La Mauritanie est également exposée aux risques d’inondations entraînant des dégâts parfois considérables, comme ce fut le cas lors de la saison des pluies de 2012. Les partenaires devront se préparer à disposer des moyens et capacités de réponse nécessaires,à travers la révision du cadre existant Il s’agira accompagner les structures étatiques et de renforcer les mécanismes existants de préparation et de réponse aux urgences, en s’assurant que les outils nécessaires soient en place, et la coordination et le partenariat soient et le partenariat sont fonctionnels, efficients et efficaces.

    Les crises récurrentes et soudaines qui frappent la Mauritanie sont intimement liées au changement climatique et au contexte régional. Ces crises se traduisent par une situation sanitaire préoccupante, une reconstitution du cheptel lente et partielle, des stocks alimentaires quasi nuls et des ménages en attente des premières récoltes à venir. Par conséquent, les acteurs ont inscrit les programmations de cet Appel dans une approche fondée sur la résilience, qui permettrait aux communautés en Mauritanie de mieux se préparer et se relever des chocs.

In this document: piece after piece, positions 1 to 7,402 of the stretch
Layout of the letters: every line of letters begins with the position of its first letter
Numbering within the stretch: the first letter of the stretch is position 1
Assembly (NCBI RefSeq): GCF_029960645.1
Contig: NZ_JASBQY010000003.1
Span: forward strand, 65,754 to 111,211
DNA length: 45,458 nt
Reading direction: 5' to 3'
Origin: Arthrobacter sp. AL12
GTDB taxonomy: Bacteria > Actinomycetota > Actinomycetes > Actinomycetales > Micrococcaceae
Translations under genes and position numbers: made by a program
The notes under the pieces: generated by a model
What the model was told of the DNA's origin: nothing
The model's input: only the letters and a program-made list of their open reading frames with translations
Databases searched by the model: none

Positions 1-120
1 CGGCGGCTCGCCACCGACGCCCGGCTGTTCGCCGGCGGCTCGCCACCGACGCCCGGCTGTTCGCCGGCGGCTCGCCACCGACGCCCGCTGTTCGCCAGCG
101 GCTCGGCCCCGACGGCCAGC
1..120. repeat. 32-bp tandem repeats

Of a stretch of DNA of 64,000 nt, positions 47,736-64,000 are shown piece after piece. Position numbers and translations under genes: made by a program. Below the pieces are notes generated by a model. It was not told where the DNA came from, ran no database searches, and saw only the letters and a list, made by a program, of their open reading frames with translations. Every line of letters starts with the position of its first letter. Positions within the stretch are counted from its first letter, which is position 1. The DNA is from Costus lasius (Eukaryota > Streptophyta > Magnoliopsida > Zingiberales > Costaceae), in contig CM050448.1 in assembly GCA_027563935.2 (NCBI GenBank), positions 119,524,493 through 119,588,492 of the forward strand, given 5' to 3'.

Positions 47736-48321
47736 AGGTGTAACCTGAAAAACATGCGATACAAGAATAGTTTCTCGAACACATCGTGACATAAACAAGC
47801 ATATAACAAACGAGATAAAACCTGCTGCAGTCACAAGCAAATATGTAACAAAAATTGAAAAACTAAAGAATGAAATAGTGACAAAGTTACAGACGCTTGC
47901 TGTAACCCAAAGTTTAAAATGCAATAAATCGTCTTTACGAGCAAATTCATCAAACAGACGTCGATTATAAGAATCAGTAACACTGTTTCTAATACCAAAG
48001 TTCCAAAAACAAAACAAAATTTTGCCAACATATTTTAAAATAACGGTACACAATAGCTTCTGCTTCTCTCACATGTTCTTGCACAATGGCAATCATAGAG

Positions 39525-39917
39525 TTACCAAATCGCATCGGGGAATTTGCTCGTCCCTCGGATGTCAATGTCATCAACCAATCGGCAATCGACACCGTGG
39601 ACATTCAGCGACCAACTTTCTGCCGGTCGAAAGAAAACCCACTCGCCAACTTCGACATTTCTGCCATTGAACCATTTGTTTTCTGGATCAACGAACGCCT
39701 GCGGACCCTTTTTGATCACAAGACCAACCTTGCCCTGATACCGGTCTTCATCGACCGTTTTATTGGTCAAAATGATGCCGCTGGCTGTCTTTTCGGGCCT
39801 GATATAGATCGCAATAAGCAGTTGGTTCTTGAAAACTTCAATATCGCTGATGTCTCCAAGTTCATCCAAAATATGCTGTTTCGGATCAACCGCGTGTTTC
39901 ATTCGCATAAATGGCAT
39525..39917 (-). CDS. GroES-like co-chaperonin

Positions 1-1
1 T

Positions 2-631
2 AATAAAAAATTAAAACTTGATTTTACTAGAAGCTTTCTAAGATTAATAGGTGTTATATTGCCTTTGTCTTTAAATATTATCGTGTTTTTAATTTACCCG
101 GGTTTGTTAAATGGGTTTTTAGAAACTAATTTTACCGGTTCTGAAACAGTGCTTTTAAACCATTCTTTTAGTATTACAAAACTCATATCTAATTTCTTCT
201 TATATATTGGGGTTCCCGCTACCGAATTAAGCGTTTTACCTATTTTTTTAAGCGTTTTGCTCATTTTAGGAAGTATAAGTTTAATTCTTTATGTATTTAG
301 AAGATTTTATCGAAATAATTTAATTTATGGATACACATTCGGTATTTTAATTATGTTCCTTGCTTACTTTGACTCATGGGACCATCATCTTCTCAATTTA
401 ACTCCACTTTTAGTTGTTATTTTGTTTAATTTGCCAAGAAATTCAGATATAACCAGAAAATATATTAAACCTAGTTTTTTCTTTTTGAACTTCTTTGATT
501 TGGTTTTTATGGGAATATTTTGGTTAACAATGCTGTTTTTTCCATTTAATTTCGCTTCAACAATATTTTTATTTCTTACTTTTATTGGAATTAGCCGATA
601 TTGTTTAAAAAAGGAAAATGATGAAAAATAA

Suite à une analyse des besoins ciblés, des bénéficiaires et des zones d’interventions prioritaires, l’Appel 2013 demande davantage de fonds que celui de 2012 qui ne couvrait que les besoins humanitaires partiels pour une période de huit mois. L’Appel global humanitaire 2013 pour la Mauritanie sollicite auprès des bailleurs, un montant équivalent à $179 835 908, pour (1) poursuivre les activités d’assistance aux personnes exposées aux risques d’insécurité alimentaire et de malnutrition, (2) maintenir les activités de protection et d’assistance aux réfugiés maliens, et (3) renforcer les activités de surveillance et de riposte aux épidémies, et de réponse aux inondations.